Meanwhile, the Social Democratic Party demanded that the federal government shoulder no less than half the financial burden of supporting higher education in future (assuming that the Basic Law is amended accordingly). However, it too promised to retain the Excellence Initiative to promote research at elite universities.
What about funding from private sources for tertiary institutions?
“That accounts for only around 16 per cent in Germany, compared with an OECD average of around 30 per cent,” says Hippler.
This, he adds, is because of “the fact that tuition fees play a very minor role in Germany”.
Indeed, fees made only a brief appearance on the German academic scene after a constitutional court ruling in 2005 allowed them to be introduced. Even then, at €500 per term (£420), they were very modest.
Nevertheless, they caused fierce controversy across the country, and one by one the regional governments, confronted by angry voters at state elections, abolished them or began to phase them out. Not only were the Länder then faced with a loss of revenue, but the simultaneous shortening of school study, together with an end to military conscription in July 2011, led to a surge in university applicants and a rush for places that no one had foreseen.
Hippler says that under the first part of the Higher Education Pact, which ran from 2007 to the end of 2010, “the federal government, together with the regional states, had budgeted for an additional 91,000 first-year students”.
He continues: “Each side agreed to foot 50 per cent of the bill to cope, but then double the number of students came and the sums didn’t add up any more.”
The current second phase of the pact has budgeted for 334,000 students, and Hippler and the rectors’ conference are already setting their sights on the negotiations for Phase 3, effective from 2016 to 2020, when the number of applicants will have increased yet again.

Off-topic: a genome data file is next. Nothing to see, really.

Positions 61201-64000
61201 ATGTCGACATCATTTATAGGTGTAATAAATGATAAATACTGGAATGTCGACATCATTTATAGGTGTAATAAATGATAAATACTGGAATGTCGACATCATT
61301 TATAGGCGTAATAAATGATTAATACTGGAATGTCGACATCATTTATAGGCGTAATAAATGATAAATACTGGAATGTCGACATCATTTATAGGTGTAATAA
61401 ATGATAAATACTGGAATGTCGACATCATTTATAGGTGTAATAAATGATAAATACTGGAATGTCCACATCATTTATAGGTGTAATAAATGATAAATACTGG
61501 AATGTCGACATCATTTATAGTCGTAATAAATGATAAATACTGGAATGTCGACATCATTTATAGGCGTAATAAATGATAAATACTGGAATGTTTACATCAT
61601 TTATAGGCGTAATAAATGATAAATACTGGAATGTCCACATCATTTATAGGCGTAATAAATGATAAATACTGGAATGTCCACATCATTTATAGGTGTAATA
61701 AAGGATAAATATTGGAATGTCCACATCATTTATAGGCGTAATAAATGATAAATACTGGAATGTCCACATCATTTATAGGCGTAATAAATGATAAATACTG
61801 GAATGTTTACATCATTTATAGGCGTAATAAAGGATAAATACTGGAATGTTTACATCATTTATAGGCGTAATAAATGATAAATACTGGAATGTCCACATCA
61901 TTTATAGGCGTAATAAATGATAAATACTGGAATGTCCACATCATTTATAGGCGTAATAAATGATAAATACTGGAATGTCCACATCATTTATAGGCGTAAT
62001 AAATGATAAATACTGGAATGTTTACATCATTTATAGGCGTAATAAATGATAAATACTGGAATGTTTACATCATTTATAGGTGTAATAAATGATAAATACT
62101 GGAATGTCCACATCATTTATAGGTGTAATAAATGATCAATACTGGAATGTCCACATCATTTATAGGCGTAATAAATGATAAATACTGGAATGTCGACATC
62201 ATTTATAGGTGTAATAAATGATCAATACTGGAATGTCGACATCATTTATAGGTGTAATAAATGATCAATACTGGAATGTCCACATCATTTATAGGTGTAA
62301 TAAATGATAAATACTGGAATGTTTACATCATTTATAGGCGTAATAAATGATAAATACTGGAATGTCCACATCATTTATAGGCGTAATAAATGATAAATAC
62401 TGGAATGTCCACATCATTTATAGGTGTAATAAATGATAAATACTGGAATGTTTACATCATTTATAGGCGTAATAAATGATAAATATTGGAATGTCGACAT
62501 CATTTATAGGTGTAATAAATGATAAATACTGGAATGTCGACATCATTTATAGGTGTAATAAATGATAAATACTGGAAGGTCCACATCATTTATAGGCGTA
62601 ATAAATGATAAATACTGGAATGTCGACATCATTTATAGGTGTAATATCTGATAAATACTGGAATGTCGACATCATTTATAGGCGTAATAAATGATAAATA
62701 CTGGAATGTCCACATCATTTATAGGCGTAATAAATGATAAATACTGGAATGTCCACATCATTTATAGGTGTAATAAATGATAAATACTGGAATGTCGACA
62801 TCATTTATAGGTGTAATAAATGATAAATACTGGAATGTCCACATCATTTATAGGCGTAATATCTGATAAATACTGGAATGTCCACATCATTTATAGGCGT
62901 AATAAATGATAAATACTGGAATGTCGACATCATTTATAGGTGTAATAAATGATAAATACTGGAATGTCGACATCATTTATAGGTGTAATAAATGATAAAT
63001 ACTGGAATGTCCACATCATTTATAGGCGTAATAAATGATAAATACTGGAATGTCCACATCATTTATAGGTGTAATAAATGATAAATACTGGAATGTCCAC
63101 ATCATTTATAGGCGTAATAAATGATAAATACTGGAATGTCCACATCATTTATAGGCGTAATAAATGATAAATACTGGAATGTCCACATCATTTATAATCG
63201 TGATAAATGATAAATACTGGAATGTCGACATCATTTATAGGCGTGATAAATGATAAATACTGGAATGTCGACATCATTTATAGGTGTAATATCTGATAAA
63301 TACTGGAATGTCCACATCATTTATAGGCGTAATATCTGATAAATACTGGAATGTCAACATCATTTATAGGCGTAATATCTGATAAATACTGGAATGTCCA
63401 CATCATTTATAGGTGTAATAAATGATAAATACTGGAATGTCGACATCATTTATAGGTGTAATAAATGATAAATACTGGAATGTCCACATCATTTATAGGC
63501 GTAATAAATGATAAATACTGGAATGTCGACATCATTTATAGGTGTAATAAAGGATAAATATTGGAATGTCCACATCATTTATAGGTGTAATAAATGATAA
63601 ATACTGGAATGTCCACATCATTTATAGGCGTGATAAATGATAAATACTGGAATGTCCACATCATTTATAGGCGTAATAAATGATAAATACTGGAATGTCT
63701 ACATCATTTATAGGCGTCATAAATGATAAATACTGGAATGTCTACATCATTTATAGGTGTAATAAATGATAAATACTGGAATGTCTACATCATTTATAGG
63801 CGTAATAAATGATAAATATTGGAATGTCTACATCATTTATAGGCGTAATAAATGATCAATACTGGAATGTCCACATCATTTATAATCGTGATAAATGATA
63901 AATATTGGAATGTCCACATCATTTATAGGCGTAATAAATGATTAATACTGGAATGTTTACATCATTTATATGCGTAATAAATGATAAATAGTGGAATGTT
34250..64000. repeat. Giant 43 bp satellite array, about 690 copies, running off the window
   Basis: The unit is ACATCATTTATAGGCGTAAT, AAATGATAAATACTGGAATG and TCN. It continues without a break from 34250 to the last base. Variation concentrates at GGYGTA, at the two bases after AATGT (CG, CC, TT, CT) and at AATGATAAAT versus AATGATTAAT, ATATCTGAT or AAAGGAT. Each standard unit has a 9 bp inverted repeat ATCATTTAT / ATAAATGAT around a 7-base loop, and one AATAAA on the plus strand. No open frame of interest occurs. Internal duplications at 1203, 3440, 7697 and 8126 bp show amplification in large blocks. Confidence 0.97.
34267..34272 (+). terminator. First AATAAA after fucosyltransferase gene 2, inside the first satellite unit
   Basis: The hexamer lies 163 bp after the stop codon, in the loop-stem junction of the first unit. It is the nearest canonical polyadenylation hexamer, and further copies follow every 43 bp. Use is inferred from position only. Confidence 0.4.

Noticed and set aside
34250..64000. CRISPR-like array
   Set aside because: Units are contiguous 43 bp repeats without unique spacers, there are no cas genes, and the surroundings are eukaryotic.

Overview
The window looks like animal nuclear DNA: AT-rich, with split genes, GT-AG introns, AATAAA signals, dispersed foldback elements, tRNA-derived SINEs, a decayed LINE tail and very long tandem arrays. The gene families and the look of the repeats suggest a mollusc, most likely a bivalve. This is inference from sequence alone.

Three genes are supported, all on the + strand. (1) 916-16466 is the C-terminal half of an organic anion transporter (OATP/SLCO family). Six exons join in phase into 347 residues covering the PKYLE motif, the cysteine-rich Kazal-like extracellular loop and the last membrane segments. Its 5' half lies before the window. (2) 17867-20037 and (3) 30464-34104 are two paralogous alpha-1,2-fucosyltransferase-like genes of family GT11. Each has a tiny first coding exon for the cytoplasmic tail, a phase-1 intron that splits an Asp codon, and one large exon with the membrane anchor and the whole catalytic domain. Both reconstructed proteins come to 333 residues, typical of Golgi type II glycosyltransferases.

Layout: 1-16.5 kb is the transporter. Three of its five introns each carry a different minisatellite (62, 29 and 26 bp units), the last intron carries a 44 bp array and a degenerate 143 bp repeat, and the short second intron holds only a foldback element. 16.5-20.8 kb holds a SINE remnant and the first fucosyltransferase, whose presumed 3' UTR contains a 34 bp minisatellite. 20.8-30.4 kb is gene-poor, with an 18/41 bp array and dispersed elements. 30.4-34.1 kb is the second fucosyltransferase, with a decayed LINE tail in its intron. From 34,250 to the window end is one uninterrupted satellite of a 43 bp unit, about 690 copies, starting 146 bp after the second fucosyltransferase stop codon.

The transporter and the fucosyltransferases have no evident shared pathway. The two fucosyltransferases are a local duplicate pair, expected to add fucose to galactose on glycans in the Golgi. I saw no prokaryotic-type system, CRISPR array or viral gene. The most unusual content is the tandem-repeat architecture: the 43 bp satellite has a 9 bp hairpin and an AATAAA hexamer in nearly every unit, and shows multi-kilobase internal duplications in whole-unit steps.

Dieter Timmermann, president of the DSW (German National Association for Student Affairs), wants the new government to improve student loans.
“The DSW is glad the number of student loan recipients increased in 2012, although this was less than in previous years, despite record numbers of students,” he said.
The body would like the new government to align loan levels with the rising cost of living. It also wants more students entitled to payments and higher tax breaks for student earnings. According to federal statistics, about 671,000 students received student loans in 2012, 4.3 per cent more than in 2011. Overall, there are about 2.5 million students in Germany.
The record numbers of students have provoked criticism from German business and employers’ organisations, which maintain that the country needs fewer students and more young people in vocational training.
But Johanna Wanka, a member of Merkel’s Christian Democrats and federal education minister in the previous government, has said: “Vocational and university education are not in competition, so we shouldn’t play them off against each other. As of 2025, there will be fewer students than ever thanks to Germany’s falling birth rate.
“That’s why we must educate the doctors, lawyers and engineers that society will need in 10 or 15 years. Anyway, all young people should be encouraged to fulfil their potential, whether by studying or embarking on vocational training.”
So while the German academy knows what it wants, the country’s politicians must make their plans clear as the election dust settles.